Increased benefit of alteplase in patients with ischemic stroke and a high body
(PAIS) trial... CONCLUSION: Patients with ischemic stroke and a high body temperature may have a
The effects of alteplase 3 to 6 hours after stroke in the EPITHET-DEFUSE combined
dataset: post hoc case-control study. 
using coregistration techniques... CONCLUSIONS: The data provide further evidence that alteplase significantly
Statistical aspects of the TNK-S2B trial of tenecteplase versus alteplase in acute ischemic stroke: an efficient, dose-adaptive, seamless phase II/III design. [2011.08]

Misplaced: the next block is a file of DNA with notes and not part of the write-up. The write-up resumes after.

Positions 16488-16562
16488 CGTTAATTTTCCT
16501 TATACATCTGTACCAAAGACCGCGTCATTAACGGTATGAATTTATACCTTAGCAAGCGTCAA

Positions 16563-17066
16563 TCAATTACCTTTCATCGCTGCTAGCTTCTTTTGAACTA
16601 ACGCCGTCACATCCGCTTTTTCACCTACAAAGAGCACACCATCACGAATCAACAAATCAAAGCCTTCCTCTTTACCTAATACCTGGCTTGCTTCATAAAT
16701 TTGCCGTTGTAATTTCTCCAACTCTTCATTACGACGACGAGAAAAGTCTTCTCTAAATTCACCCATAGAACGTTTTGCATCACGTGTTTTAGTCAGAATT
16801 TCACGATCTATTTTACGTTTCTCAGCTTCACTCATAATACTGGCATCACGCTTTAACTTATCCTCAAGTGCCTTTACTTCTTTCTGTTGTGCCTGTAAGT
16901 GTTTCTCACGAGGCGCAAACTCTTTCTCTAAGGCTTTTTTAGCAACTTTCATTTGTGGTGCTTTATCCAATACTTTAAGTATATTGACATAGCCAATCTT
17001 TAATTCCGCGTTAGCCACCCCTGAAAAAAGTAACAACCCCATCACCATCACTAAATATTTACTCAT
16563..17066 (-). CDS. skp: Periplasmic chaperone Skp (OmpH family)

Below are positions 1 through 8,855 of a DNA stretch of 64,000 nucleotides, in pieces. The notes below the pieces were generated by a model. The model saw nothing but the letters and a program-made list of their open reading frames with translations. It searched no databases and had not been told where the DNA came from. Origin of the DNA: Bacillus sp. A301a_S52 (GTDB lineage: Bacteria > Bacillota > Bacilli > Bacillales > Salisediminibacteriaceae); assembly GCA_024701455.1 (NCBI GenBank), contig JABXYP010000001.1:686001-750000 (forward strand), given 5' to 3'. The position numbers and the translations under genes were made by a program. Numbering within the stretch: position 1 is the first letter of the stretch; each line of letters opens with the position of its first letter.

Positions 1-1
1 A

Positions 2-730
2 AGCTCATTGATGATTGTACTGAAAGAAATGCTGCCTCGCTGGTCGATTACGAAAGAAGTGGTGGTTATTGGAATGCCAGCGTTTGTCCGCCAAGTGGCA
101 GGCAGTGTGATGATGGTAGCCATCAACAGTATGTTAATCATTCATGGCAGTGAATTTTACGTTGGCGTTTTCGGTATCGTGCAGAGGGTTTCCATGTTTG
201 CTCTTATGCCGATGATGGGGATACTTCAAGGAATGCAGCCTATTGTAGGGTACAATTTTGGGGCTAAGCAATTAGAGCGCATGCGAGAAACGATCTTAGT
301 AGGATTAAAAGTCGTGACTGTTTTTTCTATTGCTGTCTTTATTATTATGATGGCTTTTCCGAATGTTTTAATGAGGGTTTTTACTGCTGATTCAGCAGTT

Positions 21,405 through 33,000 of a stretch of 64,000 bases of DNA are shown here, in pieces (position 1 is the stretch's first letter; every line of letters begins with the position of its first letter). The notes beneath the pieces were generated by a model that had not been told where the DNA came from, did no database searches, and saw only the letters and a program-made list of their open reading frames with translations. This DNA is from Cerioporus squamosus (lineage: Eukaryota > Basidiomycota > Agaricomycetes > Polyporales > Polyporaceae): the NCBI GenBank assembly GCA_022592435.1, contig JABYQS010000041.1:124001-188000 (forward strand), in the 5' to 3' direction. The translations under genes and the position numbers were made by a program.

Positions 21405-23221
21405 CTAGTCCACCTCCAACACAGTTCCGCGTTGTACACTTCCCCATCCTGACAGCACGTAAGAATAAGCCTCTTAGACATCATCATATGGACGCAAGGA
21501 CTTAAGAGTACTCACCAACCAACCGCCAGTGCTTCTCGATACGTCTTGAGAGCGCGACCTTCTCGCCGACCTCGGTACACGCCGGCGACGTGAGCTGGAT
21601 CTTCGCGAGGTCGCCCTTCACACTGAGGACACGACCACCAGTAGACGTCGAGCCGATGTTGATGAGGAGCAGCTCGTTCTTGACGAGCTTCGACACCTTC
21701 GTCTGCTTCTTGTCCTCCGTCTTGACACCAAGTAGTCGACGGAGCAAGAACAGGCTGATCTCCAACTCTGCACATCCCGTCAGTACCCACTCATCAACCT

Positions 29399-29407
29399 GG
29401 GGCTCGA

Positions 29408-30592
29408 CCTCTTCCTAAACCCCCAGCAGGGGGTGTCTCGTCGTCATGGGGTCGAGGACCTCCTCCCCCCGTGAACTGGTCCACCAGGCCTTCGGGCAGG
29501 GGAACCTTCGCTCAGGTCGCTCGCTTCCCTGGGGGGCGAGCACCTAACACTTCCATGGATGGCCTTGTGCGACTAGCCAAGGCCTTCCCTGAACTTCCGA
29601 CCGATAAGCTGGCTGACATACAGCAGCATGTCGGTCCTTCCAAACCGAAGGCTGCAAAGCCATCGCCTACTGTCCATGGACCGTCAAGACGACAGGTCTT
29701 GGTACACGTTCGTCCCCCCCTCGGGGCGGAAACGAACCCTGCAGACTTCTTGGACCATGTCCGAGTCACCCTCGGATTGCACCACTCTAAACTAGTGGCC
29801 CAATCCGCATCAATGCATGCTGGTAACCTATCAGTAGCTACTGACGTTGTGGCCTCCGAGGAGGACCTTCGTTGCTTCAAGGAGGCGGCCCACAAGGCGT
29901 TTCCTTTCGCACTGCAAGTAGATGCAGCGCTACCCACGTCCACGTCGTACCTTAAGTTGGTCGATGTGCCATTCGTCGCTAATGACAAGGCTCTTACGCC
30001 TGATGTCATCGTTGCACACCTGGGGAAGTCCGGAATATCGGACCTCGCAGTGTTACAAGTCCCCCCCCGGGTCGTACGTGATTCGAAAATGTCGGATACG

BACKGROUND: TNK-S2B, an innovative, randomized, seamless phase II/III trial of tenecteplase versus rt-PA for acute ischemic stroke, terminated for slow enrollment before regulatory approval of use of phase II patients in phase III. PURPOSE: (1) To review the trial design and comprehensive type I error rate simulations and (2) to discuss issues raised during regulatory review, to facilitate future approval of similar designs... CONCLUSIONS: (1) The design was innovative and efficient. Per protocol, type I error was well controlled for the co-primary phase III hypothesis tests, and experiment-wise. (2a) Time must be allowed for communications with regulatory reviewers from first design stages. (2b) Adequate type I error control must be demonstrated. (2c) Greater clarity is needed on (i) whether this includes demonstration of type I error control if the protocol is violated and (ii) whether simulations of type I error control are acceptable. (2d) Regulatory agency concerns that protocols for futility stopping may not be followed may be allayed by submitting interim analysis results to them as these analyses occur.